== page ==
This research paper does just that: Optimization of Barbell Trajectory During The Snatch Lift Technique By Using Optimal Control Theory Shahram Lenjan Nejadian, Mostafa Rostami and Farzad Towhidkhah Biomedical Engineering Faculty, Amirkabir University of Technology (AUT), 424 Hafez Ave
Here is a more complete description of the lifter's angles:
|Snip from: Optimization of Barbell Trajectory During The Snatch Lift Technique By Using Optimal Control Theory Shahram Lenjan Nejadian, Mostafa Rostami and Farzad Towhidkhah Biomedical Engineering Faculty, Amirkabir University of Technology (AUT)|
Here is a model in state space showing more appropriate non-linear equations to model the weightlifter during the snatch. A similar approach can be taken for the squat:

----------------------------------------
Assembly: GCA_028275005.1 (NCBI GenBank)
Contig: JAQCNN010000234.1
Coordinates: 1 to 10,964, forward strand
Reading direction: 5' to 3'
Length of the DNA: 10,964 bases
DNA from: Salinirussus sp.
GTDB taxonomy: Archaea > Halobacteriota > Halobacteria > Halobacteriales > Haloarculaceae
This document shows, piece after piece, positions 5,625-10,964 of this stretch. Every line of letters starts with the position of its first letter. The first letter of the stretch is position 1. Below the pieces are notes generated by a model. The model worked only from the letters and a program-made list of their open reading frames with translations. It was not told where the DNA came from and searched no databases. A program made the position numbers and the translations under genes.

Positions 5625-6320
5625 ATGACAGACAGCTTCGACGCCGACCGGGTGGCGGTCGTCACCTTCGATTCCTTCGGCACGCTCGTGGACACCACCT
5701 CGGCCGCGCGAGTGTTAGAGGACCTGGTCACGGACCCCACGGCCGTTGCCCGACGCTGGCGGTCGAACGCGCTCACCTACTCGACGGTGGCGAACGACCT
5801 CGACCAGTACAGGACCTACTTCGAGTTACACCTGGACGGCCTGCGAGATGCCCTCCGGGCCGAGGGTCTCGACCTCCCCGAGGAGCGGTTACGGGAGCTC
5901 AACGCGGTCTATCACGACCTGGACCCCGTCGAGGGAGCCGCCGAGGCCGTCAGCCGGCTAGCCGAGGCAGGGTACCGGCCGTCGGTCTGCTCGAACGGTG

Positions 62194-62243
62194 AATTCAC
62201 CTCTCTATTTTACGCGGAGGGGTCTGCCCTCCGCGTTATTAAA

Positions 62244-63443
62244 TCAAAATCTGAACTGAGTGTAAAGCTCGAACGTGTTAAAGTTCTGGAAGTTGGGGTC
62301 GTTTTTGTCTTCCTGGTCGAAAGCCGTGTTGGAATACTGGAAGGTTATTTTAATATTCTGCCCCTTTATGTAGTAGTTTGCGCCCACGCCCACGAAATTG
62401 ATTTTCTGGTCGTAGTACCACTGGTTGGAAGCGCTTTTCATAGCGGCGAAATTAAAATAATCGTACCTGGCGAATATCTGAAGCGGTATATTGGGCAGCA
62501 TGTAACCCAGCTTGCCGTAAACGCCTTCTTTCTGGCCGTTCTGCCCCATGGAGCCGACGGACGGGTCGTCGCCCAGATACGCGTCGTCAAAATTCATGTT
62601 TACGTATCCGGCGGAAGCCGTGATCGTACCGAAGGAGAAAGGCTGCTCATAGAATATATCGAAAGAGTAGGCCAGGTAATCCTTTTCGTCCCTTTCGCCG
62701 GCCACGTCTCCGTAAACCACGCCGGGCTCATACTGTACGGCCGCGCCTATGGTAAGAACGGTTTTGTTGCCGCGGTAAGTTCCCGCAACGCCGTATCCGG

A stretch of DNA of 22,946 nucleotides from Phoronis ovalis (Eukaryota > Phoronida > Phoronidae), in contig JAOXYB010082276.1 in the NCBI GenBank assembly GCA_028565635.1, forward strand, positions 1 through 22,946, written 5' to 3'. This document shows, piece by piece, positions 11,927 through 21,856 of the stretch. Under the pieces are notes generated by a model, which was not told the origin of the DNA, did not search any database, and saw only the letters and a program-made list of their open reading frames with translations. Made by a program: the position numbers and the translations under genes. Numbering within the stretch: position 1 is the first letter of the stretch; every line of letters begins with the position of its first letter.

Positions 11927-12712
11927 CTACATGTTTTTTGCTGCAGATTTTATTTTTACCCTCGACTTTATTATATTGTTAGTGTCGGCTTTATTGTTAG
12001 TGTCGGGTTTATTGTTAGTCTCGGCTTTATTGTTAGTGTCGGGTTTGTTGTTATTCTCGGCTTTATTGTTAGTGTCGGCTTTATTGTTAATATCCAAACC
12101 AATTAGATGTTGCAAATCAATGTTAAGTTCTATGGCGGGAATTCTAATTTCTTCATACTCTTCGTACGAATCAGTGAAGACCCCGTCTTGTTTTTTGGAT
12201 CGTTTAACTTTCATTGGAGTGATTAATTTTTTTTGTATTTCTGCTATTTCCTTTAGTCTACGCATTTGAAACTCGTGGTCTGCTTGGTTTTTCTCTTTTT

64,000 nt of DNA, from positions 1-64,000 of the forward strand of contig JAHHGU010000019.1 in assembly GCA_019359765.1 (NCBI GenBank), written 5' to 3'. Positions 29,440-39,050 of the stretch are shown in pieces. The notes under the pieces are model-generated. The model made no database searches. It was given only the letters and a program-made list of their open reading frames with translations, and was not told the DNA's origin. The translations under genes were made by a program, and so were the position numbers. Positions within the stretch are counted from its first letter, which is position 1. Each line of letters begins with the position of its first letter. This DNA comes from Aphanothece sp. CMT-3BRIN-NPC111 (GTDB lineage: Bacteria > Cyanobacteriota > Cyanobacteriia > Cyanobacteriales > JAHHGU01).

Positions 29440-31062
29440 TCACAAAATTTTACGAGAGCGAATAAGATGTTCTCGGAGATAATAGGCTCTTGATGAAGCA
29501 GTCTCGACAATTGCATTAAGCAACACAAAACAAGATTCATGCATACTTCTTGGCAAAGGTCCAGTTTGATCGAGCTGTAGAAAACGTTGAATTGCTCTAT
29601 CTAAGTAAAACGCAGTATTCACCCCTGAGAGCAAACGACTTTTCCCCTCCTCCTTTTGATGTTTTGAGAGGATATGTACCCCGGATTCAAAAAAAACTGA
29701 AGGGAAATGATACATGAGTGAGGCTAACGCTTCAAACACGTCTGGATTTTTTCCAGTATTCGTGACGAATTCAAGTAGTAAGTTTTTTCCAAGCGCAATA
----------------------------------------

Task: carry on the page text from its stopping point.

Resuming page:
The above isn't actually the full set of derivations. Basically, they do model the torque in the system looking at the Center of gravity of the bar and the lifter. They discuss optimization of torque generated by each of the joints. They discuss optimal bar paths, which --GUESS WHAT-- optimize the drift of the bar from the lifter's centerline (kind of like my crude little diagram above ;).
Overall, if we did a more complex model we could model the drift in technique relative to the lifter using different shoes. It's all similar principles.
We can posit that the over-simplified $0 15minutes study does show a benefit of wearing weightlifting shoes. Weightlifting shoes can help keep the bar closer to your center of gravity, hence , enabling you to lift more with less force - everyone's goal ! =)
The author has 0 ownership or affiliation with the 3 brands tested.
* error sources- variation in camera angle, repeatability of imagej software, order lifter lifted in each treatment. May want to consider doing additional bodytypes.